Parties can get a court order dividing their assets any time after separation. However, once a certificate of divorce has been issued, a limitation period of 12 months commences within which either party must apply for a property settlement or spousal maintenance. Therefore it is a good idea to start thinking about your property settlement prior to, or simultaneously with, your application for divorce.

  6. Assets held by companies or trusts does not form part of the asset pool

    Many people think it is possible, or even easy, for one party to “hide” assets by registering them in the name of a company or trust. This is not the case.If a party to a marriage has the control of or an interest in a company or trust then assets held by that company or trust may be considered a part of the asset pool. Unlike myth #4, this is not always so easy to prove and requires consideration of trust and company documents.

  7. If my spouse has had an affair I will be entitled to more

    Australia has a ‘no fault’ system when it comes to divorce and property settlement. This means that it is irrelevant why the marriage ended. Situations of domestic violence, cheating and lying may understandably be of great importance to a client. However, the Family Court will not usually take these matters into account when dividing assets.

  8. If I come to an agreement and split my assets there is no need to go to court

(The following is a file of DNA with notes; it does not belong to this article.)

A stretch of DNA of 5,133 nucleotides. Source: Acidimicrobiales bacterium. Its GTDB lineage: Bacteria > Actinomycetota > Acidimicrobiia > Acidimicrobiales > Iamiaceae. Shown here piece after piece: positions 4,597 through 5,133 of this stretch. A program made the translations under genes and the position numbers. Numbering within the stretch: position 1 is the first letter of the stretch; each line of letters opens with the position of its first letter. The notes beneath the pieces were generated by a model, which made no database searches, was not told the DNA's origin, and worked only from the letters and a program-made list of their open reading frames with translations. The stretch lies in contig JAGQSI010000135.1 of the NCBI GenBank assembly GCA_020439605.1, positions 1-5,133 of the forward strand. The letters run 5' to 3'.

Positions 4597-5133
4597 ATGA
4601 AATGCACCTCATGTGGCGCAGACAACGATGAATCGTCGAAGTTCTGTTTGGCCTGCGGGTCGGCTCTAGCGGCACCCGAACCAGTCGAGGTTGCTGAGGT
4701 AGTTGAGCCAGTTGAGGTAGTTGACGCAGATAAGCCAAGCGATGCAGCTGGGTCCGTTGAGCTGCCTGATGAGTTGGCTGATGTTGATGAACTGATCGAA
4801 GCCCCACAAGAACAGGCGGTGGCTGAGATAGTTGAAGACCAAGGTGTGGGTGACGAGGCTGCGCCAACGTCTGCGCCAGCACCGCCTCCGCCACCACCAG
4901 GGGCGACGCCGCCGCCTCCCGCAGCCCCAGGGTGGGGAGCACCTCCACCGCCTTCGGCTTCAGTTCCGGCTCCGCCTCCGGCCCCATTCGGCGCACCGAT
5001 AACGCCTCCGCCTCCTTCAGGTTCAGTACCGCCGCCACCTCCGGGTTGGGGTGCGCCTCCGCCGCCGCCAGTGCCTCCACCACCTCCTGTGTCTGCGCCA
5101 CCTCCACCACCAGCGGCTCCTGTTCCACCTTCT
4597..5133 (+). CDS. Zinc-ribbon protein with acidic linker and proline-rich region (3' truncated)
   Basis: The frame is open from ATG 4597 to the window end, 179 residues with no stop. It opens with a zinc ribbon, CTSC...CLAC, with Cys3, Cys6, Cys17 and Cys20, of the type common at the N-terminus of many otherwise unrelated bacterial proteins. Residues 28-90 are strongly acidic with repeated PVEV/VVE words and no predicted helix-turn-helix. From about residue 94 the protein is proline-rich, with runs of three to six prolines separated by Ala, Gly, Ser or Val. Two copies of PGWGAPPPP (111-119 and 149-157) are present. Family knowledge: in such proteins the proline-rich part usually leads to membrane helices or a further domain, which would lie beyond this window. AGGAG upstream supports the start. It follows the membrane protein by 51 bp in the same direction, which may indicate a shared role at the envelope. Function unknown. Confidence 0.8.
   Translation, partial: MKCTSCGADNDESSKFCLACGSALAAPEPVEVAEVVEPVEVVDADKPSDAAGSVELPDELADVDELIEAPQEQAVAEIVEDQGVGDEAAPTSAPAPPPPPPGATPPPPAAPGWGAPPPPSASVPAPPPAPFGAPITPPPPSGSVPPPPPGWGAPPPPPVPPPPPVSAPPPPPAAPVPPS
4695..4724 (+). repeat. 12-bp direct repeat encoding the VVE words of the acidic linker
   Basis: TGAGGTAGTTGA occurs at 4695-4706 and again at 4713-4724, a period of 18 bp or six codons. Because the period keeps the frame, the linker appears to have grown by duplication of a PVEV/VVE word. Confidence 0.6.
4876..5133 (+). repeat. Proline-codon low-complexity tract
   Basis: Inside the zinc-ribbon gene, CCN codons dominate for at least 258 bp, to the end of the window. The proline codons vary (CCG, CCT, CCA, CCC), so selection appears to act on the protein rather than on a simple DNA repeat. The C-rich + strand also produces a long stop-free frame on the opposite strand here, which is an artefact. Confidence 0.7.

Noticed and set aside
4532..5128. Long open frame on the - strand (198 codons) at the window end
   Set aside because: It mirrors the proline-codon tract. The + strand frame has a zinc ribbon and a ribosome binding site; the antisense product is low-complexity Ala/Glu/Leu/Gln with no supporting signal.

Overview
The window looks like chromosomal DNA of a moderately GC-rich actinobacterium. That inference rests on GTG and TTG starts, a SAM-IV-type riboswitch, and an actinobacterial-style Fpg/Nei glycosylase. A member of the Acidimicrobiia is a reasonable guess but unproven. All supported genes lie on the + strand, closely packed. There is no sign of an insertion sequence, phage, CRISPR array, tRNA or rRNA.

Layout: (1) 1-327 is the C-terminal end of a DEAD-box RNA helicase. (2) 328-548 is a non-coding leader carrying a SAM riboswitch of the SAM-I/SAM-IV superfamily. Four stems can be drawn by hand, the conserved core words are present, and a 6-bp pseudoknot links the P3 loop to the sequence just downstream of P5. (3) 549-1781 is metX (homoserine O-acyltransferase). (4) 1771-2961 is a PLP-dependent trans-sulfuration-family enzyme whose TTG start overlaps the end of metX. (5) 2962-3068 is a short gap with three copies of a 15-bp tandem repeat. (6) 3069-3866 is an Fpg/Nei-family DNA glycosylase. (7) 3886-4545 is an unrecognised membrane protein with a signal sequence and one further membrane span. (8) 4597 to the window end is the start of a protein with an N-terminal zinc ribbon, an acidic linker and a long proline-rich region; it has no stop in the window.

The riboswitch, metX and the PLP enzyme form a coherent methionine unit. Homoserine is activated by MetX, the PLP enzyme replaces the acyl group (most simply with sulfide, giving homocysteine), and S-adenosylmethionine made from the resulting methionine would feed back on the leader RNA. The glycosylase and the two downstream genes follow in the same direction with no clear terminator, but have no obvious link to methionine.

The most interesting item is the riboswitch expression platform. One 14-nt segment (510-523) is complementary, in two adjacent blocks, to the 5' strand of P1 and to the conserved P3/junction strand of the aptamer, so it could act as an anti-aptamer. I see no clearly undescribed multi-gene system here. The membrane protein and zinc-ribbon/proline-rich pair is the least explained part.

It is very important to formalise any property settlement in a way which the Family Court recognises and will enforce. This can be done by way of consent orders or a binding financial agreement.If you do not formalise your agreement may leave yourself open to your spouse or partner returning and asking for more in the future.

  9. The Mother will always end up with custody of the children/the Father will only get every second weekend

    This is untrue!When deciding interim or permanent living arrangements for children the Family Court must consider what is in their best interests. The court is obliged to take into account a range of factors, such as, any view expressed by the child, the nature of the relationship between the child and each parent and the capacity of each parent to care for the child.

    Each case is decided on its own facts. There is no presumption favouring one party over the other.

  10. I need my spouse to sign the divorce “papers”

    This myth is exacerbated by its portrayal in many American movies and TV shows. In Australia it is possible to lodge an application for divorce without the consent of the other party. Once an application has been lodged in the Family Court it will be listed for what is known as a “divorce hearing”. If there are no children under the age of 18 years, a divorce may be granted without either party attending the hearing. If there are children under the age of 18 years, one or both parties will be required to attend the hearing. If the application for divorce is not disputed at the hearing and the court is satisfied that the requirement for divorce – the irretrievable breakdown of the marriage – is made out, then a divorce order will be granted.

For more information please contact Carr & Co on 9322 8000 or email us at contactus@carrco.com.au

Categories: Articles & News, Child Custody, Children’s and Parenting Issues, Consent Orders, De facto Relationships, Perth Family Lawyers Information, and Separation and Divorce.